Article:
US President Donald Trump held talks with Canadian Prime Minister Justin Trudeau amid deteriorating relationship between the neighbour countries over lumber and dairy trade issues.
US President Donald Trump held talks with Canadian Prime Minister Justin Trudeau amid deteriorating relationship between the neighbour countries over lumber and dairy trade issues. The White House described yesterday’s telephonic conversation between the two leaders as very amicable.
“The two leaders discussed the dairy trade in Wisconsin, New York State, and various other places. They also discussed lumber coming into the United States. It was a very amicable call,” it aid in a statement. The conversation comes a day after the US Department of Commerce determined the need to impose countervailing duties of roughly $1 billion on Canadian softwood lumber exports to the US.
“This is not our idea of a properly functioning Free Trade Agreement,” US Commerce Secretary Wilbur Ross said, while describing it as as a bad week for the US-Canada relationship. Earlier in the day, Trump exuded confidence that the move would not result in a trade war with Canada. “No. They have a tremendous surplus with the United States. Whenever they have a surplus, I have no fear,” he told reporters.
“By the way, virtually every country has a surplus with the United States. We have massive trade deficits. So when we’re the country with the deficits, we have no fear,” Trump said in response to a question. During a White House news conference, Ross alleged that Canadian provinces subsidise lumber, which is used in housing construction in America.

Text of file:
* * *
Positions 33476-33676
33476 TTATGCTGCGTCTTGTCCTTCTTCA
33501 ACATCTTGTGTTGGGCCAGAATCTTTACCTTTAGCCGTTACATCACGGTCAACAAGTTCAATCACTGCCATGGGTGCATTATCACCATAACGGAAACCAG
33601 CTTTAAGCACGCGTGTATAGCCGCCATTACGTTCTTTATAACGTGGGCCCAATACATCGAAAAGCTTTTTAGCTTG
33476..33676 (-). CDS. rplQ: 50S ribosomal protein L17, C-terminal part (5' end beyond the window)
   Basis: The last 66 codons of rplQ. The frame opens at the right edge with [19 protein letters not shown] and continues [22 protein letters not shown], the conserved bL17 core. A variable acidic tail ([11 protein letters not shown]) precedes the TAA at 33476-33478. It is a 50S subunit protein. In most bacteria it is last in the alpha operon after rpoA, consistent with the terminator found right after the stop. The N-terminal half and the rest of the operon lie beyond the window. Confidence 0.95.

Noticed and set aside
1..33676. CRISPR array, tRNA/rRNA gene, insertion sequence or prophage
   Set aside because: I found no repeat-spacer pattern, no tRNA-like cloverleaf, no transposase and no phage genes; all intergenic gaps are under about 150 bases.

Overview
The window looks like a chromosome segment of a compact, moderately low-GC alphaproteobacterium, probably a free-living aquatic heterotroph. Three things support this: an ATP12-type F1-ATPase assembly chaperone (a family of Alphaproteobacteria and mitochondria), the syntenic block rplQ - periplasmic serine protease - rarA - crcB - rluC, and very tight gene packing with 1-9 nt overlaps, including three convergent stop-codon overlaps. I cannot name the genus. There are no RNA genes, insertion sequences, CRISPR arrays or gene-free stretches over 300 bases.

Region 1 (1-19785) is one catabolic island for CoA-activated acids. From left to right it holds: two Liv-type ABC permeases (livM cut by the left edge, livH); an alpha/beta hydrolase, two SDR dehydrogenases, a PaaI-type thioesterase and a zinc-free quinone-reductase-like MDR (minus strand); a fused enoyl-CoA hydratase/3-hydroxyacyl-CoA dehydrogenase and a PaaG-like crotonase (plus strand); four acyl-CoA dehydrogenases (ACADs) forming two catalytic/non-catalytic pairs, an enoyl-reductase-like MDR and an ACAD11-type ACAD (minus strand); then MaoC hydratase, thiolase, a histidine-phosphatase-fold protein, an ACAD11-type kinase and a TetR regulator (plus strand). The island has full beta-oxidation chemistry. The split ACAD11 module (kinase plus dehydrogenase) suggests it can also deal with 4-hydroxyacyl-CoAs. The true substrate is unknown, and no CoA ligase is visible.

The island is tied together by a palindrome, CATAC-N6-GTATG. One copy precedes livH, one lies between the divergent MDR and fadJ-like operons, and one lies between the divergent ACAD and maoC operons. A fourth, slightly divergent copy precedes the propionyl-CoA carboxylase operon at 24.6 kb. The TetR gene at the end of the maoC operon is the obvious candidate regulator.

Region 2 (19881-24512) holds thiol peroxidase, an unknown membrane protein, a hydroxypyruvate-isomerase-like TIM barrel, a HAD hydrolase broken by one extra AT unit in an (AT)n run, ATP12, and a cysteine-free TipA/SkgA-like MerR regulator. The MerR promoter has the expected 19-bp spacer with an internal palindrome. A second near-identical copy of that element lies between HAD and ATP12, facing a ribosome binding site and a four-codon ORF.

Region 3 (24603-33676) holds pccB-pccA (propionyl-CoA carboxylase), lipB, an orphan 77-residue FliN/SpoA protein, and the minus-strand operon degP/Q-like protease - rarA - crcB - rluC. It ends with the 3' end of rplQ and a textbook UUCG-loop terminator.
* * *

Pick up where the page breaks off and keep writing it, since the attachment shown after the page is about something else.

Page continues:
“The (Canadian) provinces subsidise the cutting down of lumber — the technical term being stumpage — and then that lets them charge a subsidised low price when the product hits the US border. We have determined preliminarily that those problems, while they vary from one province to another, in some cases are as high as roughly 25 per cent, and on average are around 20 per cent. So they’re quite material items,” he said.
Ross said the preliminary decision that was put out imposes those countervailing duties on softwood lumber from Canada. “Those duties will be collected and they will be collected on a retroactive basis, going back 90 days, because it is 90 days ago that the Canadians were put on notice about this being an inappropriate process,” he said.
He said there is roughly $15 billion worth of softwood lumber used in houses in the US and about 31.5 per cent of that comes from the Canadians. “So that’s roughly $5 billion a year. A 20 per cent tariff on that is essentially a billion dollars a year. And the retrospective 90-day feature adds another $250 million to that on a one-time basis,” Ross explained.
Terming Canada as a close and important ally, he said it is generally a good neighbour but that does not mean they (Canada) don’t have to play by the rules. The commerce secretary did not rule out that there would be no impact of this trade ruling. “Well, everything relates to everything else when you’re trying to negotiate, so I can’t say there’s no impact. But what we have tried to do was to clear the air and get this dispute out of the way before the big NAFTA talks went on.
“That was not possible to achieve, and that’s why we went ahead and released the findings. There’s a feeling in the dairy industry that Canadians are a little bit abrupt in the action that they took the week before,” Ross said.
“The problem with dairy isn’t that they’re dumping dairy products in the US. The problem is the reverse, they’re prohibiting US dairy producers from selling their products in Canada, as a practical matter, and we’re looking into whether there are measures we can do to try to correct that,” he said.